Browse Prior Art Database

Batch Entry from Dialog Boxes (Secretarial Feature)

IP.com Disclosure Number: IPCOM000111649D
Original Publication Date: 1994-Mar-01
Included in the Prior Art Database: 2005-Mar-26
Document File: 2 page(s) / 38K

Publishing Venue

IBM

Related People

Cahill, LM: AUTHOR [+3]

Abstract

Dialog boxes are the main data entry method for windowing based systems. They provide a simple "form" style entry panel that allows a user to enter data. Generally, an action is taken that presents the dialog, data is entered, and an action to accept the data is performed. The action that accepts the data generally closes or dismisses the dialog. This is acceptable if only one or two items need to be entered. In the case where multiple items need to be entered, this open..close..open..close process can be time consuming and frustrating.

This text was extracted from an ASCII text file.
This is the abbreviated version, containing approximately 81% of the total text.

Batch Entry from Dialog Boxes (Secretarial Feature)

      Dialog boxes are the main data entry method for windowing based
systems.  They provide a simple "form" style entry panel that allows
a user to enter data.  Generally, an action is taken that presents
the dialog, data is entered, and an action to accept the data is
performed.  The action that accepts the data generally closes or
dismisses the dialog.  This is acceptable if only one or two items
need to be entered.  In the case where multiple items need to be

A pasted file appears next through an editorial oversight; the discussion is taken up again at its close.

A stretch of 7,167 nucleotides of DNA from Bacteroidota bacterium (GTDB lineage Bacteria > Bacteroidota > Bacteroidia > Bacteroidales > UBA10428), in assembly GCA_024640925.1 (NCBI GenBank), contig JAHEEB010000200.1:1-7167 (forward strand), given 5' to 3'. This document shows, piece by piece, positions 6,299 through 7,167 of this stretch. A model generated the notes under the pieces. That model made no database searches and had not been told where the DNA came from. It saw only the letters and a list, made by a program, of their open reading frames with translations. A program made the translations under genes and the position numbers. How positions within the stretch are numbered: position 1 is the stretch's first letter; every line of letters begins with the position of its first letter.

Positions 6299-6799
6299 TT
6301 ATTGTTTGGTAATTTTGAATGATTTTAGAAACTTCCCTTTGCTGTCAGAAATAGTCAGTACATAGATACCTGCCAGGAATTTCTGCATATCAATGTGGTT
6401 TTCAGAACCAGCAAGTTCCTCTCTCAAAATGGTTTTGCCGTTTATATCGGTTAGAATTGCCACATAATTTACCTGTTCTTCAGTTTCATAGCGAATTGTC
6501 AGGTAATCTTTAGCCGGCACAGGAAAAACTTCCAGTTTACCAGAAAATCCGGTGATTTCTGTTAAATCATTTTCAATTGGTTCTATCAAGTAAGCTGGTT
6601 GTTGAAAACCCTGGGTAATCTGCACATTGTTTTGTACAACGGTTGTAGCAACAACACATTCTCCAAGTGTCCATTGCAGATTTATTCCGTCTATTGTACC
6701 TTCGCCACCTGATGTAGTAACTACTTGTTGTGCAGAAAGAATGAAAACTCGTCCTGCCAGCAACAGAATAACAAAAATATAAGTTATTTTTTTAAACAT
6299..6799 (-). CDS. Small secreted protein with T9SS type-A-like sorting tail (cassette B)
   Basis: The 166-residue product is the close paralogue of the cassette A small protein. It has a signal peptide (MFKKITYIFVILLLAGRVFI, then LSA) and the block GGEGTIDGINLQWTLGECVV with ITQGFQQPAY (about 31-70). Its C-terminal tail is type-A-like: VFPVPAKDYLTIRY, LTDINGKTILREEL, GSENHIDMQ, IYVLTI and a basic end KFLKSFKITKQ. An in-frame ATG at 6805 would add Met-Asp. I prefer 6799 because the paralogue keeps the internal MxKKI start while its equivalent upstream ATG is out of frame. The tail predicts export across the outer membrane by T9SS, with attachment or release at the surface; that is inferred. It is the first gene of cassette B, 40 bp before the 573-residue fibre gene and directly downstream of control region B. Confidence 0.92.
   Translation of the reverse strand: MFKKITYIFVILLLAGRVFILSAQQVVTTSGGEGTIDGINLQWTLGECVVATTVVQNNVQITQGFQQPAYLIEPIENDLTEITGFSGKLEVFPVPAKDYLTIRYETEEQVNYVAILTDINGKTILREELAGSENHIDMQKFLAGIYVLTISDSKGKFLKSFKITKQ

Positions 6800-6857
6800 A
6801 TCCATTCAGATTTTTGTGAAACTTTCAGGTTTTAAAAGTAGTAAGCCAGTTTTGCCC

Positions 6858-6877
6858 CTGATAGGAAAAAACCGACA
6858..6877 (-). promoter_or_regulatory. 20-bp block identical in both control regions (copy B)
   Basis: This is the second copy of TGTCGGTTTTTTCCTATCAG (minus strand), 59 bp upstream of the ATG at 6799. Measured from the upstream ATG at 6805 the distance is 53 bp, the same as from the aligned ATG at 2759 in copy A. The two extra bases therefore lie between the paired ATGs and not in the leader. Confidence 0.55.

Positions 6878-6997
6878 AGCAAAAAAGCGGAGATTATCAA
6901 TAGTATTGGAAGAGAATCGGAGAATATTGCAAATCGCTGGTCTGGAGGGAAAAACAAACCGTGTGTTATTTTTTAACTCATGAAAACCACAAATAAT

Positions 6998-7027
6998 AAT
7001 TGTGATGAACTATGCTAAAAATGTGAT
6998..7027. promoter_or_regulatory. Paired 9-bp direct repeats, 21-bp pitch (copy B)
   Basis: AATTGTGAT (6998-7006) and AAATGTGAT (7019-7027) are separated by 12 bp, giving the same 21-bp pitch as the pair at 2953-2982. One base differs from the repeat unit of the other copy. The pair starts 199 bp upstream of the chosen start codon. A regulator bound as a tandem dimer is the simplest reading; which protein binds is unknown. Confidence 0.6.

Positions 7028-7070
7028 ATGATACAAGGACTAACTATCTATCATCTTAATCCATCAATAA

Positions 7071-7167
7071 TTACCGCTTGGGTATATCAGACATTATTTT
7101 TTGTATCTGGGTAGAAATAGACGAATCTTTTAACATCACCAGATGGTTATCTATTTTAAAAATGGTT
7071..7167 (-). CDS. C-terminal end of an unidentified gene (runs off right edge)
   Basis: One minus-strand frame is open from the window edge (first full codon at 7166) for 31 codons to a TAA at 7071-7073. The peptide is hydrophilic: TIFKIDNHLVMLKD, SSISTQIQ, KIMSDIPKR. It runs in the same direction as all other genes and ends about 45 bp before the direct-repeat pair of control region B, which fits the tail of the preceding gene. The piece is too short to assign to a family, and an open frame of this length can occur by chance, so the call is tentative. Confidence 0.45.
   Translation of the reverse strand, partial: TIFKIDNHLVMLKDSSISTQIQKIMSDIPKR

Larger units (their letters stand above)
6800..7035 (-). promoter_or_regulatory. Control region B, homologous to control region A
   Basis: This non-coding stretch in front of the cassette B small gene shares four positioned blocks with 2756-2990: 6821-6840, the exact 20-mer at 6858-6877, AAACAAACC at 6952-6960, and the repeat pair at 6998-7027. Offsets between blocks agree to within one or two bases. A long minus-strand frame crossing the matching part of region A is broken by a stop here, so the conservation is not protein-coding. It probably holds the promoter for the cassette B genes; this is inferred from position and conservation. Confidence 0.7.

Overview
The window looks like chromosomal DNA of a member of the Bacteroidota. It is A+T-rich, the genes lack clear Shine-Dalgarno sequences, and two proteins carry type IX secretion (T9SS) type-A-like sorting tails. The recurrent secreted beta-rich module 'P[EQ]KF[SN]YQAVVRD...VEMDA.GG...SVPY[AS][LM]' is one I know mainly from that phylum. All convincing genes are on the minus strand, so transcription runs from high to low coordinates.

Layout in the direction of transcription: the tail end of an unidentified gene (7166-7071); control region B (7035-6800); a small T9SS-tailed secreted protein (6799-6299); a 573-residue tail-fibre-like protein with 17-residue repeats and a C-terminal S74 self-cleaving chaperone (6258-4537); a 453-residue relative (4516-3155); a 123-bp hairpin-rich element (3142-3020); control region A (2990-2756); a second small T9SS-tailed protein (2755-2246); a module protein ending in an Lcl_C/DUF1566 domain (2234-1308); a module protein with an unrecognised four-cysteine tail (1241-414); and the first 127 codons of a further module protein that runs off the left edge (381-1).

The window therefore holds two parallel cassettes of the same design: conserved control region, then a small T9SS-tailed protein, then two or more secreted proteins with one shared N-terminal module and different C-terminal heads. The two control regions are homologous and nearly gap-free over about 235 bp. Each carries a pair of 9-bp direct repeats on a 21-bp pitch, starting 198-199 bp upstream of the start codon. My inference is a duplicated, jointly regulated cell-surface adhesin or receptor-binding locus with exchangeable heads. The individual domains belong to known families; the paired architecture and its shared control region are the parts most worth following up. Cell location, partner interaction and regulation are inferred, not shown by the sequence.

entered, this open..close..open..close process can be time consuming
and frustrating.

      A very simple solution is to provide a method to allow multiple
entries or batch processing from a single dialog.  In order to
accomplish this, two minor changes need to be made.  The first is in
the "close" buttons.  Most dialogs that allow entry have an Accept
(close is implied) and Cancel (close is also implied) button.  By
adding a new button to allow Accepting an entry without close,
multiple entries can take place.  The new button would be labeled
Accept/New, reflecting the fact that the current entry can be
accepted and then cleared for a new entry.  The old Accept button
would be modified to say Accept/Close to more properly reflect its
function.

      A simple example of usage would be calendar scheduling.  A
secretary may need to schedule 5 meetings.  They would schedule 4
using the accept/new and the last one using the accept/close.  T...